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A dependent personality disorder is characterized by the person playing a passive role, and submitting to others. Other people are allowed and encouraged to make and make important decisions in their lives. They are usually uncomfortable being alone, and often have an anxious and depressed appearance.

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Symptoms of dependent personality disorder 

A personality disorder is characterized by abnormalities in the personality. The condition manifests itself already in adolescence and continues into adulthood.

A dependent personality disorder is characterized by the person playing a passive role, and submitting to others. Other people are allowed and encouraged to make and make important decisions in their lives. 

The person has a persistent and excessive need to be cared for which leads to submissive clingy behaviors and fear of separation. 

The person with a dependent personality disorder appears to be concerned that others should make the most important decisions in one's life. You subordinate your own needs in relation to the needs of those you depend on, and have an unreasonably high resilience to their wishes.

The person is characterized by a lack of will to make legitimate demands on those they depend on. It is a basic feeling of being uncomfortable or helpless when alone, due to excessive fear of inability to take care of oneself.

The strong preoccupation with the fear of being abandoned by a person you have a close relationship with, and of being left to take care of yourself, leads to a limited ability to make everyday decisions without an excessive amount of advice and confirmations from others.


According to the diagnostic instrument SCID-II, dependent personality disorder is characterized by


  1. Has difficulty making everyday decisions as long as the person does not receive a lot of advice and assurances from others. 
  2. Need others to take responsibility for most essential areas of life. 
  3. Difficulty expressing disagreement with others for fear of losing support or acceptance. Important note: does not include fears that are realistic.
  4. Have difficulty starting projects or doing things on your own (due to lack of self-confidence when it comes to your own assessments or skills rather than lack of motivation or energy). 
  5. Goes extremely far to receive help and support from others, even as far as volunteering to do things that are uncomfortable. Important note: does not include behavior where the intention is rational, for example to be promoted at work.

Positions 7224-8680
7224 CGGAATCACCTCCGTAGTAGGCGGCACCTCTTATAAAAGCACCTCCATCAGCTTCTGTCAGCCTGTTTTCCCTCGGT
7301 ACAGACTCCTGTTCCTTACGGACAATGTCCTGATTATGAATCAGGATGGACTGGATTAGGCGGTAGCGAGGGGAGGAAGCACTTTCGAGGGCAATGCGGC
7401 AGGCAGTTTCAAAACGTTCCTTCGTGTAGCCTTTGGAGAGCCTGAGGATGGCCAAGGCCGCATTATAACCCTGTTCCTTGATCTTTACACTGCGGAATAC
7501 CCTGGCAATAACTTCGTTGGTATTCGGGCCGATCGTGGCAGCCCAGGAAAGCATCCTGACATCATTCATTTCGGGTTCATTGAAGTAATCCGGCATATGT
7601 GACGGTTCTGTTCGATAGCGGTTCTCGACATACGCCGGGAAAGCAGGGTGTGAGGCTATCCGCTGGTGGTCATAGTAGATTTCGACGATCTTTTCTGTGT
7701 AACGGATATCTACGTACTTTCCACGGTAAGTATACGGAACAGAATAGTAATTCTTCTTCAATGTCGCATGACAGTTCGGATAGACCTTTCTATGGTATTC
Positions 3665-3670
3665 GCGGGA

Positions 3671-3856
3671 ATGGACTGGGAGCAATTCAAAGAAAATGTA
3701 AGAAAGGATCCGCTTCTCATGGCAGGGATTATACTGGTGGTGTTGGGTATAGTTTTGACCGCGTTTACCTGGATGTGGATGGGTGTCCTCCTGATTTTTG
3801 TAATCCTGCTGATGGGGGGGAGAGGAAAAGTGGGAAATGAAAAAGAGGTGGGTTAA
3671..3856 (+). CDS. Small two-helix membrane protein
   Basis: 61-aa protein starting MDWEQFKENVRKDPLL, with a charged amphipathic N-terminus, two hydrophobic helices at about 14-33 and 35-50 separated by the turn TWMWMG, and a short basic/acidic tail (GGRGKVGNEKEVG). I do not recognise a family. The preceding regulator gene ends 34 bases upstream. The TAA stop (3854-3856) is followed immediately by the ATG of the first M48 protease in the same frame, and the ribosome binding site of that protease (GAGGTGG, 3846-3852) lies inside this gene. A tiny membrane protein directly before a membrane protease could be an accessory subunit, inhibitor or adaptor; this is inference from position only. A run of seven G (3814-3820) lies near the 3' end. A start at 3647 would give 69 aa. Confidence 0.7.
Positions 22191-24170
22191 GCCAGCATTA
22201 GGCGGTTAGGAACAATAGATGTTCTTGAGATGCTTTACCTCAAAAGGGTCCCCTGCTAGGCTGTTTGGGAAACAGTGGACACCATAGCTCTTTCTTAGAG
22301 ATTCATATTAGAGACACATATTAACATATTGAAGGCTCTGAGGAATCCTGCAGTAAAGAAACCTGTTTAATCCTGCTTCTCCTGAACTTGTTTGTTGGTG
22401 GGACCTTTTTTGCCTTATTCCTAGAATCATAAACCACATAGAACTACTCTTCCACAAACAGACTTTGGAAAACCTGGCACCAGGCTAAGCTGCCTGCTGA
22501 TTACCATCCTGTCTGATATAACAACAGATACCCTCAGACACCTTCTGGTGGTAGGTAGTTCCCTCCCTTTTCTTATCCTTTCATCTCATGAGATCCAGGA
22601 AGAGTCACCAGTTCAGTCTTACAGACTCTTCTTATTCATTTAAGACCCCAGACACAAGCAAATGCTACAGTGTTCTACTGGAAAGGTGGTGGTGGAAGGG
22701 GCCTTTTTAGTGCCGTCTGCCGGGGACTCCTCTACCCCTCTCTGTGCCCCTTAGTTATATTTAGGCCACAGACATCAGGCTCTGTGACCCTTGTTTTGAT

6. Feeling unwell and helpless alone due to an excessive fear of not being able to take care of oneself. 
  7. Searching with great effort for a new relationship by which one can receive care and support when a close relationship ends. 
  8. Is unrealistically concerned about the fear of being abandoned and having to take care of himself / herself. 


What helps with dependent personality disorder?

The treatment of personality disorders aims to create better social functioning and adaptation. In addition, attempts are made to reduce acute symptoms, such as psychosis. Furthermore, support is provided to ride out crises in relation to those closest to them.

In the treatment context, personality disorders are divided into two groups: mild and severe personality disorders. The mild personality disorders include avoidant, obsessive-compulsive and dependent personality disorders, while the rest are considered among the most severe.

The main treatment for the mild personality disorders is long-term psychotherapy. This is done by a specialist. Some will need additional treatment for depression and anxiety.

In the case of severe personality disorders, hospitalization and medical treatment in crises may be necessary, in addition to long-term psychotherapy. Supportive talks with a general practitioner may also be relevant.

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Written by

ove heradstveit

Ove Heradstveit

Psychologist, specialist in clinical community psychology. PhD.
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